Right Sized Crust Now comes the tricky part, getting the pie crust into the pie plate. But it’s not so tricky if you know how. Simply remove the pie plate and set it to the side. Slide a thin spatula under the crust to make sure it isn’t stuck to the table. Finally lift one side and fold the crust in half. Lift the crust and place it into the pie plate so that the fold crosses the center of the plate. Unfold the crust and gently center it.

Crust in the pie plate Now, tuck the excess dough between the crust sides and the pie plate, leaving a half inch of dough sticking up. Flute the edges with the thumb and forefinger of both hands. Fluting the crust

It should look like this when you are done.

Fluted Crust

Follow the same procedure to make the top crust, again making the crust about 3 to 4 inches larger than the rim of the pie plate.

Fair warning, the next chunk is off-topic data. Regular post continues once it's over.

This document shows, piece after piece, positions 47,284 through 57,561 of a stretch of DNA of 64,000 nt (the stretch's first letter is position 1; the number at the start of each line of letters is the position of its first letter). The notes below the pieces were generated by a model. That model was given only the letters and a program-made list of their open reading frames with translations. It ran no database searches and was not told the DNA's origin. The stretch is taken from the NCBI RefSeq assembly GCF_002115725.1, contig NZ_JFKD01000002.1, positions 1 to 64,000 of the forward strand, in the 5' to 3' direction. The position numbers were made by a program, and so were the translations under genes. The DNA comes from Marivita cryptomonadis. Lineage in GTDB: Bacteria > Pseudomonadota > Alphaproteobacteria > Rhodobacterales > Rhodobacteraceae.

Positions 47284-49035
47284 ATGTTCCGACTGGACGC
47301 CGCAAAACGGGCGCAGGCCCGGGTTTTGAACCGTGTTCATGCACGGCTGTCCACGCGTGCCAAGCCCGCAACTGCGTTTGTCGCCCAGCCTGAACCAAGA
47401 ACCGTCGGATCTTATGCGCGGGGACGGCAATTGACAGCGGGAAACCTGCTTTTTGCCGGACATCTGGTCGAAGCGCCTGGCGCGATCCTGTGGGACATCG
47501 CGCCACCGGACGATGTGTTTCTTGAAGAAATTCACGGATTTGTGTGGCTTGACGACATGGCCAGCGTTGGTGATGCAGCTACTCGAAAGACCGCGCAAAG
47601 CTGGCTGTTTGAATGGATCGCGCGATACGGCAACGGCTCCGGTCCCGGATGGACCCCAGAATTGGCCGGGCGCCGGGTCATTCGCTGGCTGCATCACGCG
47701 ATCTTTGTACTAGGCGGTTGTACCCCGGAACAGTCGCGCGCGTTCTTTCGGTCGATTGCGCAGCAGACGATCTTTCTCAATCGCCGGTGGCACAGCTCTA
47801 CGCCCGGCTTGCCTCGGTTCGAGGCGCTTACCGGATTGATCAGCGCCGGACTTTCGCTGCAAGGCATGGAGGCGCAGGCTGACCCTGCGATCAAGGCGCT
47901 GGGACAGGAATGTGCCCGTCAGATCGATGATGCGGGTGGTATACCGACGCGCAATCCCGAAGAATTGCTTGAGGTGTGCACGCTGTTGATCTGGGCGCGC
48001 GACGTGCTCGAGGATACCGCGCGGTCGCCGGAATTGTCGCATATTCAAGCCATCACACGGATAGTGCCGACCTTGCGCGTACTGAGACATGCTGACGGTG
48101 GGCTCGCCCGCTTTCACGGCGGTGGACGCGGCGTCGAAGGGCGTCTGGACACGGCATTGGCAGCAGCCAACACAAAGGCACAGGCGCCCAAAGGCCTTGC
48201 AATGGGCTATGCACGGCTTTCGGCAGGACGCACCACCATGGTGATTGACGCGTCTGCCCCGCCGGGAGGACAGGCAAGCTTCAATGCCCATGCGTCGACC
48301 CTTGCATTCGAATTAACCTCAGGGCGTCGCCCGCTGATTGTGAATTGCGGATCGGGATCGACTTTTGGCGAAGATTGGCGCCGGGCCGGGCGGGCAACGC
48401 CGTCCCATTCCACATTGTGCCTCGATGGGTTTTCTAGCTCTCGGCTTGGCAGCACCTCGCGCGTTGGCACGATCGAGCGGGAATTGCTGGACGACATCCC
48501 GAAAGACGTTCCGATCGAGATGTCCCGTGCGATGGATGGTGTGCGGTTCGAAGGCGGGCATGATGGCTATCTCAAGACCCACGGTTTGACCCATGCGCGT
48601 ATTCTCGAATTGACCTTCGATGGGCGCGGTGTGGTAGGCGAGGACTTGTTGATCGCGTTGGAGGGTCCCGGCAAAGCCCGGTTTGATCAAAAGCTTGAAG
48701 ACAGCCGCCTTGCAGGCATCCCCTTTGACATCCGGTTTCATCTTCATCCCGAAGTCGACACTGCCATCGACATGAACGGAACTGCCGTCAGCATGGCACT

In a small bowl, beat the egg with the milk to make egg wash.

Ina large bowl, combine the sugar, tapioca flour, and spices. Add the lemon juice and 3 tbs. of water. Stir until well mixed. Add the blueberries and gently stir to coat. Pour the berries into the bottom crust.

full of berries Fold the top crust in half and place the folded side across the center.

pie crust pick up Unfold and again press the excess crust behind the original crust. Flute the edges again. When the crust is in place, brush with the egg wash. Dust with granulated sugar.

Egg-wash on crust

Your pie is now ready for the oven. Place a cookie sheet under the pie plate to catch any drips. Bake for ten minutes. Turn the oven down to 350 degrees F. and bake for 40 minutes more. Remove from the oven and let cool. Here’s what you will have made.